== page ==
reflections after floating

At first I wondered how I'd keep myself company for 90 minutes. I wasn't tired. I began by playing with the lighting and moving around, bouncing lightly off the walls. I found it difficult to relax the back of my neck at first even though I completely trusted that I didn't need to hold it up. The water was only like 1-2 feet deep. The attendant told me that I don't want to get the epsom salt in my eyes, but that wasn't making me tense as I had my towel nearby.

I realized in there that you are faced with yourself, but in a different way than a yoga practice where you get to move the energy around. I felt the tension that I carry around with me in the world. It was highlighted as I put all of my focus on it. Coincidentally, the back of my neck is my latest tense spot in my yoga practice that is holding me back so it's my new focus. Who knew I'd end up in this float tank to fulfill my destiny...

I began to do pranayama breathing—the simple 1:4:2 ratio through my nose. I could hear my breathing. It was soothing. I did this for about 30 minutes. I watched my reflection on the ceiling which was very faint but clear enough. Eventually I felt the need to do some yoga-like poses from side to side, feel some bones crack, etc. Felt great.

I flipped my body around to the other side and was then noticing my hair flowing in the blue light. The next thing I knew I was making mermaid shapes on the ceiling, different swaying motions to see which hairdo I could make in my reflection.

Next time I checked in with myself I realized the tension in the back of my neck was gone. Everything was in slow motion. I was like a blue avatar (from the movie Avatar) floating in the tank. My fingers seemed really long. I could see them on the ceiling. I spent about 5 minutes moving them slowly, checking them out. I was almost motionless.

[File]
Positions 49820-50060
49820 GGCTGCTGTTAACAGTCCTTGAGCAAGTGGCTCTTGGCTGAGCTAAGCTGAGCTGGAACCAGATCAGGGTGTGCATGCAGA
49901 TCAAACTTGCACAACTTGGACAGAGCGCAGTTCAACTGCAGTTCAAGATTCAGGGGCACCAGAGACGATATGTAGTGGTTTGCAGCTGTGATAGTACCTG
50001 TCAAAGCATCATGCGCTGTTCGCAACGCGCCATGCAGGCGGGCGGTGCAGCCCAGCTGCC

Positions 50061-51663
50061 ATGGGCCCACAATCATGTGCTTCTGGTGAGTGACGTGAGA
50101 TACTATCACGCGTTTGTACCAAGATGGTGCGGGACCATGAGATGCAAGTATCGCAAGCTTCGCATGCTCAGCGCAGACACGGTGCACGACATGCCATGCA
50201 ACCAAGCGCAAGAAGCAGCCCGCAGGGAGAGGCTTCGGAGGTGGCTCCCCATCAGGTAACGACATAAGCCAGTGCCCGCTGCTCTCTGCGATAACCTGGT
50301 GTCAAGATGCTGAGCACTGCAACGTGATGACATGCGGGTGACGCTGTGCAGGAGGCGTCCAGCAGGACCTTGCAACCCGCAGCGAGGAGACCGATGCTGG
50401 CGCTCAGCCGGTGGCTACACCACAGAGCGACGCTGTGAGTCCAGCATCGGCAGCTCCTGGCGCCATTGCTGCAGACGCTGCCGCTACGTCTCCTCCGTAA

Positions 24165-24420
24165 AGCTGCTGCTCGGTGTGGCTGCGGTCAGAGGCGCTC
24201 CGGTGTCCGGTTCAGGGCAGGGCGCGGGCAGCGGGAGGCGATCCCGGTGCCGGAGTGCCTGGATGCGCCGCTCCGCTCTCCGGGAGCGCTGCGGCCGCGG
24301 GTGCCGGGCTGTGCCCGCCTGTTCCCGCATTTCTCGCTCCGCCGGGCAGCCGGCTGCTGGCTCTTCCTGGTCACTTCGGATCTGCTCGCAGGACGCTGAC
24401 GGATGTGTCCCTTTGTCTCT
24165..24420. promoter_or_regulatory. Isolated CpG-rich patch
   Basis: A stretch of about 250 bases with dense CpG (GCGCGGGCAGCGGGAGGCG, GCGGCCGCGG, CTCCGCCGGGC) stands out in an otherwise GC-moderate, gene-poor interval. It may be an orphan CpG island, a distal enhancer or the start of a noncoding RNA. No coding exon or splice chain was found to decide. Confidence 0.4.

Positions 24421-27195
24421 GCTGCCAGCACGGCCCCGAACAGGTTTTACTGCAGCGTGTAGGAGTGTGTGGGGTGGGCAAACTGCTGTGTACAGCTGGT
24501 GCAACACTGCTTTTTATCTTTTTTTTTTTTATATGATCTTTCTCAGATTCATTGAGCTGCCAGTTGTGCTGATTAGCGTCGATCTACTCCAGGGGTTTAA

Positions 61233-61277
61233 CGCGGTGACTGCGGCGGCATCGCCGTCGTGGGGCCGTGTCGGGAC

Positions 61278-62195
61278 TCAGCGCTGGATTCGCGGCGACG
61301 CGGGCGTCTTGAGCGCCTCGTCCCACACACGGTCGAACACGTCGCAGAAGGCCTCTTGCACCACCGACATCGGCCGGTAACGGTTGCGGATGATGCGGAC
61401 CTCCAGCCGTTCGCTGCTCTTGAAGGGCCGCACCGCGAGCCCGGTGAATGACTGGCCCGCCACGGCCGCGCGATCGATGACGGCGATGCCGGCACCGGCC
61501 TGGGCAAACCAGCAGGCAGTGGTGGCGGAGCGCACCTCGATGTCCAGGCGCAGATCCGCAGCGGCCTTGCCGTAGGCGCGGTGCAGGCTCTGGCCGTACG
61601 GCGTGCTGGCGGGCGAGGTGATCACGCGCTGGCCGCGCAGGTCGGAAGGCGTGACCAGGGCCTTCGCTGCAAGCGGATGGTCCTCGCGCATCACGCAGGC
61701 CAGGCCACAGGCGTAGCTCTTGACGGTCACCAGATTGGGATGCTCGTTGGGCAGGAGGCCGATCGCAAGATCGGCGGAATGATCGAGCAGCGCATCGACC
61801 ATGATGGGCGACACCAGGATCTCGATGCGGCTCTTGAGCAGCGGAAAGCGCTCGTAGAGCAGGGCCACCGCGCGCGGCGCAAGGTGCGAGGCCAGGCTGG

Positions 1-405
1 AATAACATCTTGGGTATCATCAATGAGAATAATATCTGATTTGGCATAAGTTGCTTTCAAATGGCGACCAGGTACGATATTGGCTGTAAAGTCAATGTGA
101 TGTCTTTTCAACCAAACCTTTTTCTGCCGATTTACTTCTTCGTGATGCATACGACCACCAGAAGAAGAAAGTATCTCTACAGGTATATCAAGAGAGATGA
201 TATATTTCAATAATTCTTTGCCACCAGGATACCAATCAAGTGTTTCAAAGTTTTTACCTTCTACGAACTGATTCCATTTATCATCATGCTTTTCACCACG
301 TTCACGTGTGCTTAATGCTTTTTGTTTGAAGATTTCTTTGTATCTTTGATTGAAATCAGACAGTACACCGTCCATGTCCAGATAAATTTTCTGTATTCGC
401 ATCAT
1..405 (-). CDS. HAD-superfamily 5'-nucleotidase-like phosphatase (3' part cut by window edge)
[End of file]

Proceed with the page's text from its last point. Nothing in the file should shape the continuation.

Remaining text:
At this point I realized that I was distracted. I was entertaining myself. I wanted to try to be extra still. I knew I needed to grab my phone for a photo first. I'd relax better after that...

It wasn't until later that I turned the lights out so that it was completely dark. When I tried this at the beginning I didn't like it. The music was only playing for the first 8 minutes. In the dark I stopped breathing through my nose as if I were in a yoga class trying to stay present. I breathed through my mouth. I wasn't sleeping but I was in heaven. 

I finally knew what it was like to completely relax while floating. I didn't want the moment to end.

I'll be back and expand upon my journey.

reactions next day

I woke with a headache. I've known epsom salt baths to be detoxifying, but this concentrated amount and for a long period of time really amplified the process.

Magnesium increases circulatory functions, improving toxin release. Today I will using my juicer often to flush the toxins that are being released, replenish with good electrolytes and minerals, assisting my immune system, hormones and more! I'll start with celery, cucumber, cilantro, lemon, microgreens. And a shot of apple cider vinegar.

My skin feels awesome! I was surprisingly awake later than normal last night, feeling vibrant, but had a deep sleep. I remembered very detailed dreams.


-Robin Ellen Lucas, MA


In my blood: Cardiovascular system, the heart and its many facets

Koundinyasana B (Image © Robin Ellen Lucas)

In a song that keeps playing today, I hear my blood. It speaks of being inside my blood. From my yoga Healing Series on Cardiovascular System—combing through various anatomical systems, presenting the physiological, emotional, spiritual and yoga aspects—I am reminded that this was my favorite section. It was the last one; I saved the best for last, as the cliché goes.

It's all about the heart. Blood and plasma, protection from disease, effects of oxygenating the blood, emotional and subtle heart, unresolved traumas, yoga and the venous return to the heart, blood as a healing entity, blood circulation affecting the nervous system, traditional chinese medicine perspectives, somatic levels of changes, etc.

Back to the song:

"Every time I close my eyes I know that I'll wake up." 

We know that we'll wake up again each morning because our blood is flowing.

"I don't know how it happened, but you got into my blood. And I feel like you're lifting me up. Was it real or did I just make it up?"

It's real.

Read more here ->


Robin Ellen Lucas, M.A.